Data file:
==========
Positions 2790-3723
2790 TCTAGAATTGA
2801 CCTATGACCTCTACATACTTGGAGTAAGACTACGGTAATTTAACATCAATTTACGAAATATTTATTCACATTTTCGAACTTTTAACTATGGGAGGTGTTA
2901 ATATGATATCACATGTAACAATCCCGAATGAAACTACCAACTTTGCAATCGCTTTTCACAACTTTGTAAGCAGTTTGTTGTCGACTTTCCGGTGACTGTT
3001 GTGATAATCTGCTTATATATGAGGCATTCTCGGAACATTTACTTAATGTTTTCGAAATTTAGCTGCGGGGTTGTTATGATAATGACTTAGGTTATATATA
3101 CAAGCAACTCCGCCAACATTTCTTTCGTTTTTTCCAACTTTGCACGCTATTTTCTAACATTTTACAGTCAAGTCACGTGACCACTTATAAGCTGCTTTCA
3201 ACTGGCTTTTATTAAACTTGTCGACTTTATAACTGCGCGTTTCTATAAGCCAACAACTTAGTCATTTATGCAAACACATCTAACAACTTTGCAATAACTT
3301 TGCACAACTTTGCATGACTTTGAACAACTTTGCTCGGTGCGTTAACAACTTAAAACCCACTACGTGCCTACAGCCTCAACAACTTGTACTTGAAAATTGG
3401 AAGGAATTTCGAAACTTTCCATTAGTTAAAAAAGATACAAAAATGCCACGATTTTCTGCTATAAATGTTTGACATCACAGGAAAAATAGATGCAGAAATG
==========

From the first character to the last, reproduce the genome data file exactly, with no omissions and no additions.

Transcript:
Positions 2790-3723
2790 TCTAGAATTGA
2801 CCTATGACCTCTACATACTTGGAGTAAGACTACGGTAATTTAACATCAATTTACGAAATATTTATTCACATTTTCGAACTTTTAACTATGGGAGGTGTTA
2901 ATATGATATCACATGTAACAATCCCGAATGAAACTACCAACTTTGCAATCGCTTTTCACAACTTTGTAAGCAGTTTGTTGTCGACTTTCCGGTGACTGTT
3001 GTGATAATCTGCTTATATATGAGGCATTCTCGGAACATTTACTTAATGTTTTCGAAATTTAGCTGCGGGGTTGTTATGATAATGACTTAGGTTATATATA
3101 CAAGCAACTCCGCCAACATTTCTTTCGTTTTTTCCAACTTTGCACGCTATTTTCTAACATTTTACAGTCAAGTCACGTGACCACTTATAAGCTGCTTTCA
3201 ACTGGCTTTTATTAAACTTGTCGACTTTATAACTGCGCGTTTCTATAAGCCAACAACTTAGTCATTTATGCAAACACATCTAACAACTTTGCAATAACTT
3301 TGCACAACTTTGCATGACTTTGAACAACTTTGCTCGGTGCGTTAACAACTTAAAACCCACTACGTGCCTACAGCCTCAACAACTTGTACTTGAAAATTGG
3401 AAGGAATTTCGAAACTTTCCATTAGTTAAAAAAGATACAAAAATGCCACGATTTTCTGCTATAAATGTTTGACATCACAGGAAAAATAGATGCAGAAATG